Editor’s Note: The Department of Spanish & Portuguese Studies welcomes three new Assistant Professors in the 2021-2022 academic year. We will be profiling each of these faculty members over the course of the year. This article is the second in a series of three.
Angélica Amezcua is the new specialist of Spanish Linguistics in the Department of Spanish & Portuguese Studies, as well as the new Director of the Spanish Heritage Language program. Amezcua began teaching in the department as an Assistant Professor in the autumn of 2021.
Amezcua’s area of expertise is Spanish Linguistics with a focus on Spanish Heritage Language Education and Research. Elaborating further, she notes, “What interests me the most is that I am able to examine how university Spanish heritage language courses can play an important role in promoting the use of Spanish in the United States, counteracting the devaluation of minority languages, and contributing to narrow the Latinx student achievement gap.”
Active in publishing, Amezcua’s most recent publication “…describes Spanish Heritage Language learners’ experiences with remote instruction…This research emphasizes the need to design effective online courses that foster [social presence] as a key element to diminish feelings of isolation and encourage active participation in the classroom. My colleagues and I propose that teaching presence is an essential component of social presence in online [Spanish Heritage Language] courses.” Amezcua is currently finalizing a manuscript that examines “the impact Spanish Heritage Language courses could have on Spanish Heritage language speakers. My findings show that the course helped students gain linguistic confidence, reinforcing their linguistic capital.” She is also writing a book in collaboration with two colleagues on Heritage language program direction.
Amezcua is a presence in the field of Spanish Heritage Language Research and Education in the United States as a member of the organizing committee for the 9th National Symposium on Spanish as a Heritage Language (NSSHL), taking place February 24-26 at Florida State University.
This academic year, Amezcua teaches three courses, SPAN 316, SPAN 498 and SPAN 543. Each course differs significantly as one is a course for Spanish Heritage language learners, another in Linguistics, and the third a Graduate course.
Of her two undergraduate courses, her autumn quarter course, SPAN 316 differed from other Heritage classes she has taught due to its focus primarily in literature. As a linguist, SPAN 316 was her first literature based-course; she enjoyed teaching this course and collaborating with her students. In teaching this course Amezcua recognized some of the qualities of undergraduate students here: “I admire UW students’ discipline and commitment to learning more about their language, their communities, and the impact of the Latinx community around the world.” For winter quarter, Amezcua is teaching SPAN 498, an Applied Linguistics course. Amezcua characterized the course: “It is an intensive, interdisciplinary seminar focusing on key intellectual current trends in the (1) development of Second Language Acquisition Theory and Practices and (2) Spanish Heritage Language research and pedagogy approaches.”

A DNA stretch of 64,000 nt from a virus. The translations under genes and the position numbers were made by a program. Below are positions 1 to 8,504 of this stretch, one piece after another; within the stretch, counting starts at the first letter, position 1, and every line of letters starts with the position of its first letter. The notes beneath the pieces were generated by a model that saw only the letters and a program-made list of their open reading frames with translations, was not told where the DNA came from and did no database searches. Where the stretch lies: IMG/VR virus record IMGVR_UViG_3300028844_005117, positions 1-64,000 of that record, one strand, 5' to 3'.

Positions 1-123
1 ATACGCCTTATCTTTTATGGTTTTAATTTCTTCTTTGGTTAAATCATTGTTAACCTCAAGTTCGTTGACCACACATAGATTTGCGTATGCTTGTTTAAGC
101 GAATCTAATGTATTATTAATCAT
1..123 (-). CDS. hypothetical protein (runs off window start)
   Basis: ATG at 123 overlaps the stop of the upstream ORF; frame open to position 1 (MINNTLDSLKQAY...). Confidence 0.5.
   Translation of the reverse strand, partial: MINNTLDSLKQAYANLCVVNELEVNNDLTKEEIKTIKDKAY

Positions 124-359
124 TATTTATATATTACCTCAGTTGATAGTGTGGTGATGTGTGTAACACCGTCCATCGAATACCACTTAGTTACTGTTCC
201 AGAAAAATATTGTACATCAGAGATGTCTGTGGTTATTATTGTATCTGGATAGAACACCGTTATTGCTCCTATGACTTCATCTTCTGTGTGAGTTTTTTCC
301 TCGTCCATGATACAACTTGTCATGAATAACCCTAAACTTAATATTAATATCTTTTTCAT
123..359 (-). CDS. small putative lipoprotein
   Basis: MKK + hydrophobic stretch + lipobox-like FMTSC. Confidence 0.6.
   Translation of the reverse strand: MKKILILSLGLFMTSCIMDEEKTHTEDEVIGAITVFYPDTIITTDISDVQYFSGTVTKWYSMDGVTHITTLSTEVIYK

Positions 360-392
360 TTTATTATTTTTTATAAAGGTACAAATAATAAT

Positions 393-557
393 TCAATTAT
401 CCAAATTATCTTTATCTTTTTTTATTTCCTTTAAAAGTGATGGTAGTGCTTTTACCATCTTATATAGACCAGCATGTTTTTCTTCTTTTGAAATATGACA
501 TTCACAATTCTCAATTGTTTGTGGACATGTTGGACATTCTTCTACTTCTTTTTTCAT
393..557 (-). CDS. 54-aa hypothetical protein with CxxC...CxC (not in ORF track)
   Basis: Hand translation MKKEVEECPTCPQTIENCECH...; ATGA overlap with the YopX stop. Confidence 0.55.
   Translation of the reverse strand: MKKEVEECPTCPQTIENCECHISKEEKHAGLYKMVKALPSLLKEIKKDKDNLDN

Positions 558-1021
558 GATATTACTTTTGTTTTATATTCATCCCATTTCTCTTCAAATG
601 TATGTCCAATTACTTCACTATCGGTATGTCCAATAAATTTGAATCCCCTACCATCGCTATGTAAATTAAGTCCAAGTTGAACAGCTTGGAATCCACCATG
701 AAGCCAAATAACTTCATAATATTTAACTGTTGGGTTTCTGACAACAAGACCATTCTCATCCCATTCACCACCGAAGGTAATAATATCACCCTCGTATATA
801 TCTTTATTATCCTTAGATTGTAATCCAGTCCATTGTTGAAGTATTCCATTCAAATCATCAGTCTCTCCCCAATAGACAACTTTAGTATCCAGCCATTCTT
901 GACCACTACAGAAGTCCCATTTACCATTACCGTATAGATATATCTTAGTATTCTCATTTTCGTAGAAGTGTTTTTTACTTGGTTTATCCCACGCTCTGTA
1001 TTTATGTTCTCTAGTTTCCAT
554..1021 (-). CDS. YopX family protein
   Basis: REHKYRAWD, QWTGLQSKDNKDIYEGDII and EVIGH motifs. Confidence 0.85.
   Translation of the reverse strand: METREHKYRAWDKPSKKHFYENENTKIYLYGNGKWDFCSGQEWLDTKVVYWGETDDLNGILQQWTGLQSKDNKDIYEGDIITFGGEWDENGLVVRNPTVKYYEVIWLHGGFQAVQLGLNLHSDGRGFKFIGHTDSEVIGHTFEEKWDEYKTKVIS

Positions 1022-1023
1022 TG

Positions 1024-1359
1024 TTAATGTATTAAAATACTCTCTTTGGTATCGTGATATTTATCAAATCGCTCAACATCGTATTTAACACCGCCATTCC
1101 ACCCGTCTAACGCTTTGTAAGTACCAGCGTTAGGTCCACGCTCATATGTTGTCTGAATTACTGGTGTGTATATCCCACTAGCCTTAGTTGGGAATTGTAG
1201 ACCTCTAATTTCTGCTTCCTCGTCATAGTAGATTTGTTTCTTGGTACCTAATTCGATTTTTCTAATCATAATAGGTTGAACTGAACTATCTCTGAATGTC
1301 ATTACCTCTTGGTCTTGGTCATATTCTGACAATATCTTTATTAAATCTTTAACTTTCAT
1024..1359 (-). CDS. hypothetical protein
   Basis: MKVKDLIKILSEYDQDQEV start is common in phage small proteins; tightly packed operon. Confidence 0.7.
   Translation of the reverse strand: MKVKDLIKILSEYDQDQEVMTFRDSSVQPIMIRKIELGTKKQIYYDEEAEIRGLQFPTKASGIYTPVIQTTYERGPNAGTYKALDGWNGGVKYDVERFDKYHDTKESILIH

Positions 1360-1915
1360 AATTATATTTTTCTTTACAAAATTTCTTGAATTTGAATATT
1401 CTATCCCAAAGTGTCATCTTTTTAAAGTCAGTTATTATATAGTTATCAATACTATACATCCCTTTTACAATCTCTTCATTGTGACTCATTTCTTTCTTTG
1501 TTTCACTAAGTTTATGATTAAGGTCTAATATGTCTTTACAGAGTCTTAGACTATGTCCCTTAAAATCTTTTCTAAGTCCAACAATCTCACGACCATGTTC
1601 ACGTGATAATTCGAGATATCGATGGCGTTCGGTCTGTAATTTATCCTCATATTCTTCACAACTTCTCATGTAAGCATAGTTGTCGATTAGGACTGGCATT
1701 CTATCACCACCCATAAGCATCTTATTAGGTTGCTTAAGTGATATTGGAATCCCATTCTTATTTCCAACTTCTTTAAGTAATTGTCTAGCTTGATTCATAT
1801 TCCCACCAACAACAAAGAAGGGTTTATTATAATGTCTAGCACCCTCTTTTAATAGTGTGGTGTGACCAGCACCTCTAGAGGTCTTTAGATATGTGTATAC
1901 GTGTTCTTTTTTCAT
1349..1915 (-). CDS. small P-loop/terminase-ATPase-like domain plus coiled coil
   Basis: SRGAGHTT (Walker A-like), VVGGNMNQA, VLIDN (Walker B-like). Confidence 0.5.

Her Graduate seminar, SPAN 543 will be taught in spring quarter and “introduces students to the sociolinguistic and pedagogical issues surrounding the teaching and research of Spanish as a heritage language in the United States.” Amezcua added: “Students will learn about who is a Heritage speaker, their needs, the adequate teaching practices for these students, and the up-to-date research [in] this field. This course has a practical component to prepare graduate students to teach these courses [in Heritage language].”
Amezcua has been settling into life in Seattle: “This is my first time living in a city, and I am really enjoying it. I appreciate how accessible public transportation is” she said. Amezcua grew up in agricultural communities, first in Tuxcueca in Jalisco, México, and then at age 11 immigrated with her family to Fillmore, California, but the experience of living in Seattle is not totally dissimilar: “I like how green it is; it reminds me of Fillmore”. Elaborating on the city, “I feel that you will never get bored in Seattle, even now with the restrictions due to Covid, there are so many outdoor activities that you can do. I look forward to exploring more about this city and the state. Many of my students are from Yakima, and I am so intrigued to visit this place that I decided I will go in the summer.”
Angélica Amezcua earned her PhD in Spanish-Spanish Linguistics in 2021 from Arizona State University. Amezcua earned an MA in Spanish in 2018 from Arizona State University and an MA in Chicana/o Studies and Spanish from California State University, Northridge, in 2015. She graduated with a BA in Chicana/o Studies and Spanish from California State University, Northridge, in 2011.
By Casey Colvin